A new study has highlighted significant knowledge gaps on the health outcomes of e-cigarette use during pregnancy
Researchers at the RCSI University of Medicine and Health Sciences and the Coombe Women and Infants University Hospital have published a new study on the outcomes of electronic cigarette use in pregnancy.
The study found that the birth weight of infants born to e-cigarette users is similar to that of non-smokers and significantly greater than babies born to cigarette smokers. Dual users of both cigarettes and e-cigarettes had infants with a birth weight similar to smokers.
However, the study’s authors, RCSI researchers Dr Brendan McDonnell and Dr Carmen Regan, cautioned that further research is needed to establish other health outcomes of e-cigarette use on mothers and babies.
“Smoking cessation and avoidance of nicotine in its entirety is still the preferable option for pregnant women. However, some women who struggle to stop smoking turn to vaping as a method of harm reduction, and continue to vape in pregnancy,” said Dr McDonnell, the study’s first author, Honorary Clinical Lecturer at RCSI and Bernard Stuart Fellow at the Coombe Women and Infants University Hospital.
“Although our study has found that e-cigarette use appears to have minimal impact on birth weight, the long-term foetal effects of high-dose nicotine such as that received through vaping is unclear. Questions also remain on the effects of the other compounds produced by e-cigarettes, such as aldehydes and nitrosamines on human foetal development.
“Our study highlights that further research is needed to explore other obstetric and neonatal outcomes of vaping. We recommend that all maternity units should record e-cigarette use in pregnant women to deepen our understanding of potential health impacts. Longitudinal studies extending into childhood are needed to measure developmental issues that may arise due to e-cigarette use in pregnancy.”
The study included 218 women with exclusive e-cigarette use and 195 women with dual use of both cigarettes and e-cigarettes attending for antenatal care at the Coombe Women and Infants University Hospital. Infants of e-cigarette users had a mean birth weight of 3,470g, compared to 3,471g for non-smokers and 3,166g for infants of smokers. The study was funded by the Friends of the Coombe charity and by Coombe Women and Infants University Hospital.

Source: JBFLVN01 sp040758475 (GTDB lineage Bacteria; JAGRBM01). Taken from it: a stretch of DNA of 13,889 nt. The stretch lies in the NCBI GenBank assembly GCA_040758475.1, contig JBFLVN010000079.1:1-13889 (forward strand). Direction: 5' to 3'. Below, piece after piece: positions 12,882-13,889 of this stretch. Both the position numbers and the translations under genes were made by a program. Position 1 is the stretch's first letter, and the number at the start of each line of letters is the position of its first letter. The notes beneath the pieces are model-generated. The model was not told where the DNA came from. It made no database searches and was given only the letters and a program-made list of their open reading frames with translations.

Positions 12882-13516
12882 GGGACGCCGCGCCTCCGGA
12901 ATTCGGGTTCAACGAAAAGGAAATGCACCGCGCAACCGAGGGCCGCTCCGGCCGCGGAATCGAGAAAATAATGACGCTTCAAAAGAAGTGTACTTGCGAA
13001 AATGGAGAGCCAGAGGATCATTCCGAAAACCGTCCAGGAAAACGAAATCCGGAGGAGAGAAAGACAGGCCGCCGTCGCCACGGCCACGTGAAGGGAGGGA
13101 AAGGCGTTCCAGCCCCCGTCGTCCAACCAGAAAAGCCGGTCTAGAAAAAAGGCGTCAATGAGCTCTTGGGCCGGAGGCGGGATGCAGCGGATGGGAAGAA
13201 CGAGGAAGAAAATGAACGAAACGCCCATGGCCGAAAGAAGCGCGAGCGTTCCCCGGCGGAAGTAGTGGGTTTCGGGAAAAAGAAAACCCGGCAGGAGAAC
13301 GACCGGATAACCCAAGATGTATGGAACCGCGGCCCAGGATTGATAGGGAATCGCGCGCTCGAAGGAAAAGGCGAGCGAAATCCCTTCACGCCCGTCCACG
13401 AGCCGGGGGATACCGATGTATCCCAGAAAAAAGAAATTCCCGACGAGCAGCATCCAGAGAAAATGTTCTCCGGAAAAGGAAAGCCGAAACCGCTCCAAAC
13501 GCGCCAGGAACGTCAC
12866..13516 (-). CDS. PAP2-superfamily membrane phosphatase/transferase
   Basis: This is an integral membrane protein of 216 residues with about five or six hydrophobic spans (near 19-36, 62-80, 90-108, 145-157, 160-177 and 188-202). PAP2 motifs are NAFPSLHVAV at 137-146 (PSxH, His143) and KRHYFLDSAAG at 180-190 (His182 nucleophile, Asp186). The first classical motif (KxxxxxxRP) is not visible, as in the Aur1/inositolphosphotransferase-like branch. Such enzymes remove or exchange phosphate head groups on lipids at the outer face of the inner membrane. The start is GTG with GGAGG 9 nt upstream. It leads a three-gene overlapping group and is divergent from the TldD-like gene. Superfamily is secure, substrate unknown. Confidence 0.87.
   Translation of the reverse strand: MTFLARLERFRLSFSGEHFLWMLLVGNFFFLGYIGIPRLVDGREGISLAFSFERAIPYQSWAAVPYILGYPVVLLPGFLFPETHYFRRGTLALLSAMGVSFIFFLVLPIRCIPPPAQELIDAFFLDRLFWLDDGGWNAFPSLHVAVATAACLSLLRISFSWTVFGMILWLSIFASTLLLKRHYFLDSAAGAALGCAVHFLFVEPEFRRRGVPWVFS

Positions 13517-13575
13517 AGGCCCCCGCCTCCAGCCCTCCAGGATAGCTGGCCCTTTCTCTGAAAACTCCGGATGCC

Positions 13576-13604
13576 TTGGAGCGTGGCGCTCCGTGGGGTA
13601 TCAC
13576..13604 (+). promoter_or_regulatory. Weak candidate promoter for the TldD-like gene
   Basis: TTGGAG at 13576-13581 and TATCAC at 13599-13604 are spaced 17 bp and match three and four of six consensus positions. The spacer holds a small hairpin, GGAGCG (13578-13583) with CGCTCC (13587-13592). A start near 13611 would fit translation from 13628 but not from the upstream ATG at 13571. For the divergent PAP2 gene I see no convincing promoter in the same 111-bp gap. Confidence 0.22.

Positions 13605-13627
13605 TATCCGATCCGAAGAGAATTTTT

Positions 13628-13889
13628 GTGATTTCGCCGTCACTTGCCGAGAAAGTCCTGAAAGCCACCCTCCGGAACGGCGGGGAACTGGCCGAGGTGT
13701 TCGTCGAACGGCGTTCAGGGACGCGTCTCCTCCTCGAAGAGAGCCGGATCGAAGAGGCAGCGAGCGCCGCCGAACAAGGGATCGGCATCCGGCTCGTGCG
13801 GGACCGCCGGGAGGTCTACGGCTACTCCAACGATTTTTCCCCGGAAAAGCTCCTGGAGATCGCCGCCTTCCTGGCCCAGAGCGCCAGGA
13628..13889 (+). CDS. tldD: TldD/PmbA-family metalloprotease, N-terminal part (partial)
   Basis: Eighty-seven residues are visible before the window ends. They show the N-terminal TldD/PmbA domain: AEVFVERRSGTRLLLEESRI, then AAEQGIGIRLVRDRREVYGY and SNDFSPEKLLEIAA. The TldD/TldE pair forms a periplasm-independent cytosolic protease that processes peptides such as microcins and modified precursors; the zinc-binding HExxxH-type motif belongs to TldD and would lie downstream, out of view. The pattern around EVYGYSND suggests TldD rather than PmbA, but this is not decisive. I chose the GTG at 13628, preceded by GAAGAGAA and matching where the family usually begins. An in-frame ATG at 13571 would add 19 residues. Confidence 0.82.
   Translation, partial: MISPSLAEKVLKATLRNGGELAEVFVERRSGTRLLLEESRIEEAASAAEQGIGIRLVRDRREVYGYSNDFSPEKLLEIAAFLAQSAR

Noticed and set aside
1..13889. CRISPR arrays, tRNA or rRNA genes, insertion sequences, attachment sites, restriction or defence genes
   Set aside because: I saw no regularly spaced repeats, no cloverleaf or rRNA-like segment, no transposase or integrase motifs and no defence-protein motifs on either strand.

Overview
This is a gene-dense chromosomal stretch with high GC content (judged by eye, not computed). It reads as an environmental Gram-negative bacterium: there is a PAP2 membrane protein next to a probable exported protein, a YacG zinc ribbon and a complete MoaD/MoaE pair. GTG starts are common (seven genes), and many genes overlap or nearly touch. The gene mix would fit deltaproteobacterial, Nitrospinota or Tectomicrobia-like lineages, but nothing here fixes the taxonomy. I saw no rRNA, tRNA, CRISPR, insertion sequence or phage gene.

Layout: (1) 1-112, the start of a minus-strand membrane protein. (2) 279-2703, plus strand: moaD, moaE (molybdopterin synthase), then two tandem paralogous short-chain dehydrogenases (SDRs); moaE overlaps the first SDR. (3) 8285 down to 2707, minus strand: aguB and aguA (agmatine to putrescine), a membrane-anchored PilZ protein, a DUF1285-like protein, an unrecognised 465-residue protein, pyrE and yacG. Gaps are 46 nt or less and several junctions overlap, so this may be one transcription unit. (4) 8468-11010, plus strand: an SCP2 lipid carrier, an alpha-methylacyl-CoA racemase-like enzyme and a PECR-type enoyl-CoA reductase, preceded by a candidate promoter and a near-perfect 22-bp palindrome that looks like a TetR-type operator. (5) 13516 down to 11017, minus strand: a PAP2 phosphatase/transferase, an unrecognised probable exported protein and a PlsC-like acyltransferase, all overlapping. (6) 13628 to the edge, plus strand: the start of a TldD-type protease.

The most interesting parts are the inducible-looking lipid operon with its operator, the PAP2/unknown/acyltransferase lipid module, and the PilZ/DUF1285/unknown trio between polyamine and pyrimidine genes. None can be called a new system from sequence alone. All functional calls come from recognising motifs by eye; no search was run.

The authors wrote: “The use of EC [electronic cigarettes] among pregnant women has increased substantially in recent years. EC are viewed positively by many pregnant women, and research suggests they are perceived as less harmful than cigarettes and useful aids for smoking cessation, despite reservations about safety and nicotine dependence.
“However, the true risks or benefits of EC use are not well understood. Longitudinal data on safety and the effect on pulmonary and cardiovascular health are lacking, as are data on the foetal effects of EC use. Nicotine is a neuro‐teratogen. It crosses the placenta during pregnancy and is known to bind nicotinic acetylcholine receptors in the foetal brain, altering normal brain development.”
The results showed that in socioeconomic terms, those in the ‘Skilled and non-manual’ category were the most prevalent e-cigarette users, followed by ‘Professional and managerial’ (see Table 1 below).
NRT vs e-cigarettes
The researchers also pointed out that users receive a higher dosage of nicotine via e-cigarettes compared to NRT. “Smoking cessation and avoidance of nicotine in its entirety is still the preferable option for pregnant women,” they wrote.
“However, smoking cessation interventions during pregnancy have limited effectiveness and many women who struggle to achieve cessation turn to EC as a method of harm reduction. This research suggests that exclusive users of EC deliver infants with a birth weight similar to that of non‐smokers.
“Animal models have suggested a neuro‐teratogenic role of nicotine in foetal brain development. The use of nicotine replacement therapy during pregnancy has not been shown to confer additional risks to offspring; however, the dosage of nicotine received via NRT is less than that received through EC use.”
The research was published recently in BJOG: An International Journal of Obstetrics and Gynaecology and is available at obgyn.onlinelibrary.wiley.com/doi/10.1111/1471-0528.16110.